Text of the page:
Privacy is an increasingly important social implication of technology, and we spend quite a bit of time about it in our required undergraduate ethics and social implications of technology class, CS 4001. Since we’re talking about privacy, it makes sense to talk about surveillance. Since 2004, I’ve taught a class about The USA PATRIOT Act, and more recently I’ve added a class on information revealed by Edward Snowden. I spend more time preparing for those classes than for any other two or three put together—it’s confusing and complicated. There are provisions of the Patriot Act that are absolutely essential—like broadening the jurisdiction of warrants to tap phones to the entire country (rather than making you get a warrant in each state). And others that are egregious violations of our liberty—like the section 215 provision that lets the government get the records of any organization without a warrant or probable cause and bars the organization from acknowledging the search. The FBI can simply demand the membership list of a mosque—and they have done so. For the last two years, I’ve assigned my students to watch the PBS Frontline documentary United States of Secrets, about US warrantless surveillance (“The Program”) and information leaked by Edward Snowden. In our class discussion, we don’t focus on Snowden, but on other people—like NSA analyst Thomas Drake—and the tough decisions they had to make. After class on Tuesday where I carefully spell out what’s allowed under the Patriot Act and the Foreign Intelligence Surveillance Act (FISA), I feel like a bit of fool on Thursday when we discuss The Program and the fact that all those rules aren’t really followed anyway.
I do my best not to express any opinions to my class—I present the facts, and ask them what they think. And as much as possible, I emphasize tradeoffs and try to show the issues as complicated. And then I walk back from class and scratch my head—what do I actually think?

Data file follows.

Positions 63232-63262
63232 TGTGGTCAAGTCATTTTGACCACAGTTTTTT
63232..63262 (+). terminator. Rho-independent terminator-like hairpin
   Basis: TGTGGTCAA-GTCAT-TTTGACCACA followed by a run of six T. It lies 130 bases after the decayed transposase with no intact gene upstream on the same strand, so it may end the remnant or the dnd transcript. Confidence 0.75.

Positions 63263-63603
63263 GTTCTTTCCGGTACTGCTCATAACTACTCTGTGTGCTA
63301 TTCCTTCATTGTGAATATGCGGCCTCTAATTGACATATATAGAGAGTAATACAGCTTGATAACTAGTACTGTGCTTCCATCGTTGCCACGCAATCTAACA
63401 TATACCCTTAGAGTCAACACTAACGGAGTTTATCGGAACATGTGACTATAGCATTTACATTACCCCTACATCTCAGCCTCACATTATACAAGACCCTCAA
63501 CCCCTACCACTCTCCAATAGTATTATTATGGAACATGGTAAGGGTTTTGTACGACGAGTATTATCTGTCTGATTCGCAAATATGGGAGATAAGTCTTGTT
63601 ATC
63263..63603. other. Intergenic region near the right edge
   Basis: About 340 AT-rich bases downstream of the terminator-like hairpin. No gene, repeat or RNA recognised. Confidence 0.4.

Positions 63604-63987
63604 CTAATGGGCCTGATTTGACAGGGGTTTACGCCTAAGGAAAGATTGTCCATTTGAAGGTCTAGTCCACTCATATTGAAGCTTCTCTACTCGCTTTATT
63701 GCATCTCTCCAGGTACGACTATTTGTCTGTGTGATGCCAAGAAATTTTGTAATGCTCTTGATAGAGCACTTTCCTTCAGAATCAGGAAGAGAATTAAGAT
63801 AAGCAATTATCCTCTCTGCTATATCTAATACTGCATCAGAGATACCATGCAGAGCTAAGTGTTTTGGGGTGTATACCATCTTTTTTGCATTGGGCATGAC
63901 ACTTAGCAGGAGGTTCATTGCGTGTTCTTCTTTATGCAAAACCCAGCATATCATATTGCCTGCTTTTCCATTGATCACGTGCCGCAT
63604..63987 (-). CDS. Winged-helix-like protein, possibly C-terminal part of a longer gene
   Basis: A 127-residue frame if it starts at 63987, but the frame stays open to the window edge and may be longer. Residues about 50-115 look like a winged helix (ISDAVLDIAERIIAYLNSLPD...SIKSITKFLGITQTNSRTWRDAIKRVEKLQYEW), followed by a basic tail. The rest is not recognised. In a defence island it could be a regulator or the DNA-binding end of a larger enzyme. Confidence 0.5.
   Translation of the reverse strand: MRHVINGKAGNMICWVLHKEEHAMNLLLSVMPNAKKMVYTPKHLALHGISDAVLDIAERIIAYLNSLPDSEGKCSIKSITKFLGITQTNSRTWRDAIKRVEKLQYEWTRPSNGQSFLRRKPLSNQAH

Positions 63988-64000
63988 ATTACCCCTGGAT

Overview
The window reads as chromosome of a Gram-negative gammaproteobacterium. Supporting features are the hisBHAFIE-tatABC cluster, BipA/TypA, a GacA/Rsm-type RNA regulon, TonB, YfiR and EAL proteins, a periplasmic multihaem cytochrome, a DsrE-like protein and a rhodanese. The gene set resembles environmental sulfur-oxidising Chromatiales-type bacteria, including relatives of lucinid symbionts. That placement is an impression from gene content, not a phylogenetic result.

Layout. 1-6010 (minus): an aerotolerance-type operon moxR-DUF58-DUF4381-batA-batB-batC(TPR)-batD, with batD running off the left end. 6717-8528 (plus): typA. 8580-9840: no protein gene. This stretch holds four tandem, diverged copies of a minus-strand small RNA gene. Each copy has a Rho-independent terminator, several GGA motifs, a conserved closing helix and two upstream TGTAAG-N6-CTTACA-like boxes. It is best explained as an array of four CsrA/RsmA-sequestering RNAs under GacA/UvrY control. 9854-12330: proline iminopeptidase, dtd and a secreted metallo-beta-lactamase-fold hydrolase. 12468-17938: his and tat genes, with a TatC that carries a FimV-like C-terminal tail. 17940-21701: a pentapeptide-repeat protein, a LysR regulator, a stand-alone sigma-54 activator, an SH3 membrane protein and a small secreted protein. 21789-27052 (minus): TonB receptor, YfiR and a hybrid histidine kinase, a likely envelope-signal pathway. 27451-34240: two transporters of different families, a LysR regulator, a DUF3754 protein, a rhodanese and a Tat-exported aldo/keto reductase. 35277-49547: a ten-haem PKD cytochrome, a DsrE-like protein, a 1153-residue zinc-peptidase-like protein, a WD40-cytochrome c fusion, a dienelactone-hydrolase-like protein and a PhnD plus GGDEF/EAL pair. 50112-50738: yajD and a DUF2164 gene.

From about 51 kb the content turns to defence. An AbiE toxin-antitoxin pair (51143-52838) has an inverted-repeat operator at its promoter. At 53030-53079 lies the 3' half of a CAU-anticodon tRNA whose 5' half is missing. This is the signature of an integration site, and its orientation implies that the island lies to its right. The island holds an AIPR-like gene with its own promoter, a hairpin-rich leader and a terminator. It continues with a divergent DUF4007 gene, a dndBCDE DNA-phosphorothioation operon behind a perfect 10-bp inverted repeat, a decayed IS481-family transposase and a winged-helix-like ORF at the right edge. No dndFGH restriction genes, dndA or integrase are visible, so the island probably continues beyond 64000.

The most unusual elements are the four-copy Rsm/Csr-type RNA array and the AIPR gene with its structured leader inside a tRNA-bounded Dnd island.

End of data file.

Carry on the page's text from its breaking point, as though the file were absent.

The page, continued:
After class last week, two things became clearer in my mind. The first is about checks and balances. My children are learning about checks and balances in elementary school social studies class. Checks and balances are fundamental to how our government works. And it suddenly became evident to me that most cases of the system going too far are situations where checks and balances are not occurring. You don’t need a court order to get records with a National Security Letter (NSL). Why not? A secret court like the FISA court could do the job. And if it’s urgent, the review could take place within a reasonable time after the fact (as FISA mandates for surveillance.) It’s too much to ask any one branch of government to police themselves. The FBI needs to pursue things as aggressively as they dare, and the judiciary needs to say, “You may go this far and no farther.” Parts of the Patriot Act removed checks and balances, and procedures without checks and balances are where we get into trouble. Everything you need to know we all learned in elementary school—but somehow, we’ve forgotten it.
The second thought is about means and ends. It is possible for me to describe a fictional situation in which reasonable people would agree that that the ends justify evil means—like recording everyone all the time, or torturing someone for information. If you don’t agree with that statement, make the situation more extreme until you do. But in real life, the evidence for the need is almost never that compelling. If you demand an iron-clad case, you’ll (almost) never say the ends justify evil means in real situations. Real life is not an episode of ’24’.
Can a MOOC teach course content to anyone, anywhere? It’s an imagination-grabbing idea. Maybe everyone could learn about topics from the greatest teachers in the world! Create the class once, and millions could learn from it!
It seems like an exciting idea. Until you realize that the entire history of human-computer interaction is about showing us that one size doesn’t fit all.
I went to two terrific talks on MOOCs a few weeks ago. At the GVU Brown Bag, Karen Head and Rebecca Burnett talked about their brave attempt to teach an English composition class free online, for anyone interested. They encountered intriguing challenges. The course said you needed to be fluent in English as a prerequisite, but some people who signed up were far from fluent. The course did reach people all over the world, but some of those people disapproved of Karen’s style of dress. Her attire was conservative by American standards, but the world is a big place and some people felt otherwise and said so, loudly. The instructors used YouTube as part of assignments, but YouTube is banned some of the countries their students live in. Trying to accommodate everyone everywhere turned out to be a stressful endeavor.